Waiting in Purgatory

Across the UK public health sector waiting times are increasing at an astounding rate. The number of patients kept in A&E for over 12 hours in England has soared by 10,546 per cent in five years. This is happening alongside a drastic rise in mental health among all ages of the population with suicide listed as the highest cause of death amongst males over 45. Considering the scale of the issues facing the NHS new and better ways must be thought of to ease the strain on the UK’s public health system, alongside a much needed funding increase. Unfortunately psychiatric services are often left behind in the struggle to treat more apparent and “life threatening” diseases and injuries. This article intends to explore some of the ways this dilemma is and can be addressed both in the private and public sectors.

Online therapy methods are one of the first steps towards a modernised mental health treatment. With organisations such as Iapt seeking to treat 15% of those with common mental illness in the UK, soon we could see the face to face dynamic of therapy switch to a technology enabled platform. This shift would reduce the need for physical spaces and concrete working hours enabling individual therapist to provide a cheaper and more robust service. Alongside the fiscal advantages of this technology it would also aid in reducing the maximum waiting time of 18 weeks set by the NHS. While evaluating its benefits it is worthwhile considering the importance of immediate care when treating illnesses, which left untended could evolve or deteriorate quickly. Not only are extended waiting periods negative for the well being of an individual they also end up leaving the NHS with a more complex issue to deal with.

Another time tested method that needs to be focussed on within the NHS is preventative care. This applies directly to our handling of mental health as it is shown that treatment in the early stages is especially effective. Technology designed to treat mental health at the offset is difficult to produce and test but the use of services such as Samaritans can help lower the burden on traditional therapy providers. With the ability to immediately contact a support network, initial treatment can be offered in a matter of minutes. As society becomes less social (Almost a quarter of UK households are single occupants) the ability for those struggling with mental health issues to speak out, and having an appropriate place to do so, is vital for reducing this growing epidemic.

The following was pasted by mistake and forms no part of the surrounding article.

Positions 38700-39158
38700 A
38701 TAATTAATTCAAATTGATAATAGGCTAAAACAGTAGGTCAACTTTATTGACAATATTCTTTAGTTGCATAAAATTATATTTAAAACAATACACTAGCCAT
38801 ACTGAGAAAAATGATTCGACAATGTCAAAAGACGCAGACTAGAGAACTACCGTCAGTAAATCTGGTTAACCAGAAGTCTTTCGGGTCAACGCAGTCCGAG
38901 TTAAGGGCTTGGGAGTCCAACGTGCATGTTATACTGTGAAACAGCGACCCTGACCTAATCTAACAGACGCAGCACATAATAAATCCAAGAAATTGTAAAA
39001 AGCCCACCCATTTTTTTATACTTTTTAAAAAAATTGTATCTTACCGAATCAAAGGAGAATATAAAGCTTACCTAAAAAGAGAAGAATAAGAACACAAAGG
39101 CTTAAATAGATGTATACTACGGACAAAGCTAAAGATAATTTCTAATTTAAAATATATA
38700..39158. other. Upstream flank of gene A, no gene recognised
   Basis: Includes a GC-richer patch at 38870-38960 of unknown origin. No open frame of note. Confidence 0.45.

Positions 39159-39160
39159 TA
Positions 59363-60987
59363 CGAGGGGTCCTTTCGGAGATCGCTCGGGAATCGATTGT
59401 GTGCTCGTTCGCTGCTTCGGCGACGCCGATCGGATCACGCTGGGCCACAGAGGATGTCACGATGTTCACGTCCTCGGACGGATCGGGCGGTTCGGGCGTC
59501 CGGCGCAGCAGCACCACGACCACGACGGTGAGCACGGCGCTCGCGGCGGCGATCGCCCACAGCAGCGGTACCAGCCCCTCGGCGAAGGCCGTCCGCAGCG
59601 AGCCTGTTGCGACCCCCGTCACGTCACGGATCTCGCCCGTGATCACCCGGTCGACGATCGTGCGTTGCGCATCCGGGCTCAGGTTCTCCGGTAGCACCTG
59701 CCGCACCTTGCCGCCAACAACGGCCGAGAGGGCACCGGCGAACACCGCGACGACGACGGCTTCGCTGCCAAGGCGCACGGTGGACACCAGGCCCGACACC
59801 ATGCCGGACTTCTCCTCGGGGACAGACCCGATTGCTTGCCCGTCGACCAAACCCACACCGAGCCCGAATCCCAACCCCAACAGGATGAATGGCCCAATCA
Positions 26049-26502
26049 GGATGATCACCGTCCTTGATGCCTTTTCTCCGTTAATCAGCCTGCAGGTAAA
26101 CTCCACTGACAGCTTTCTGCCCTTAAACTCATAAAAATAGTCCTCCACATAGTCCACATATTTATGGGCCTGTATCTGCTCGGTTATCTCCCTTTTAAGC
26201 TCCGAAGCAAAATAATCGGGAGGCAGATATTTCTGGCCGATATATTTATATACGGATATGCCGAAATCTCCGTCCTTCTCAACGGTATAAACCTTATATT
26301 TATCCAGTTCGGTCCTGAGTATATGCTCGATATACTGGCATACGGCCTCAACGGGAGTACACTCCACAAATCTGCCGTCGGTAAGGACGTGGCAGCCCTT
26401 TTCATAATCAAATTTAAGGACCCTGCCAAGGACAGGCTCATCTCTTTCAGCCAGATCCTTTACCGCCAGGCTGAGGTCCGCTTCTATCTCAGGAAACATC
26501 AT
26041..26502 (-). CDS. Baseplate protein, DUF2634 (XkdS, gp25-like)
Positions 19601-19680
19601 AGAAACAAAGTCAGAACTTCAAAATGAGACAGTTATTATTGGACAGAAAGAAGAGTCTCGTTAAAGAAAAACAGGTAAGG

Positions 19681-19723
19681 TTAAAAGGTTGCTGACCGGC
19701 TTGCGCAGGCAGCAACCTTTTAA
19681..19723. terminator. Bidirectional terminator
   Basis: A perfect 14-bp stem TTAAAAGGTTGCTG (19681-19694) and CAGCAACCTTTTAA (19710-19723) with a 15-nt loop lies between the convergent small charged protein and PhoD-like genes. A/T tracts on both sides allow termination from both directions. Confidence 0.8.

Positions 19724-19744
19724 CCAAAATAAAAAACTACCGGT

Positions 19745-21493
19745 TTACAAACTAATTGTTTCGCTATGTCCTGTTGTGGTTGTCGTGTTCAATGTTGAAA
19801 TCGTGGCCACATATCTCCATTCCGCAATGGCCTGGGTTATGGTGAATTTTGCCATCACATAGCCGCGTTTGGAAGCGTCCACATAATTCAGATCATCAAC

Furthermore the complexity of mental health services needs to be reduced in order to provide cost efficient, easily accessible care. The NHS due to its size lacks the ability to move quickly and inefficiencies are rife throughout, while wages have stagnated. The NHS 10 Point Plan is intending to remedy this situation and though the results are yet to be seen it is reassuring that the issue is being given significant thought within the institution. While wanting to refrain from cherry-picked statistics there is still a long way to go for crisis care within the NHS. While things are improving 26% of those seeking help during a crisis reported they did not receive appropriate or satisfactory care (according to the NHS backed 2017 “Community Mental Health Survey”). Appropriate care in this area is especially important as those suffering from a mental health related crisis are most at risk, if unable to receive care quick enough or in a way that they feel helps them

In summary while the public health system is beginning to show signs of improvement (especially after the budget cuts and lack of funding in 2008) we still have a long way to go. While respecting the fundamental causes and ideologies of the NHS those in the private and public sector have to develop new methods for dealing with the issues we all face. The synergy of smaller companies, startups and the NHS will allow the unique benefits of each group to aid the push towards new, life changing solutions. While it may take some time to reverse or slow the growth of this mental health epidemic, it feels like we are starting to move in the right direction. Find out how we are attempting to advance this cause by clicking the link below.

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If you or a loved one are concerned regarding mental health visit the NHS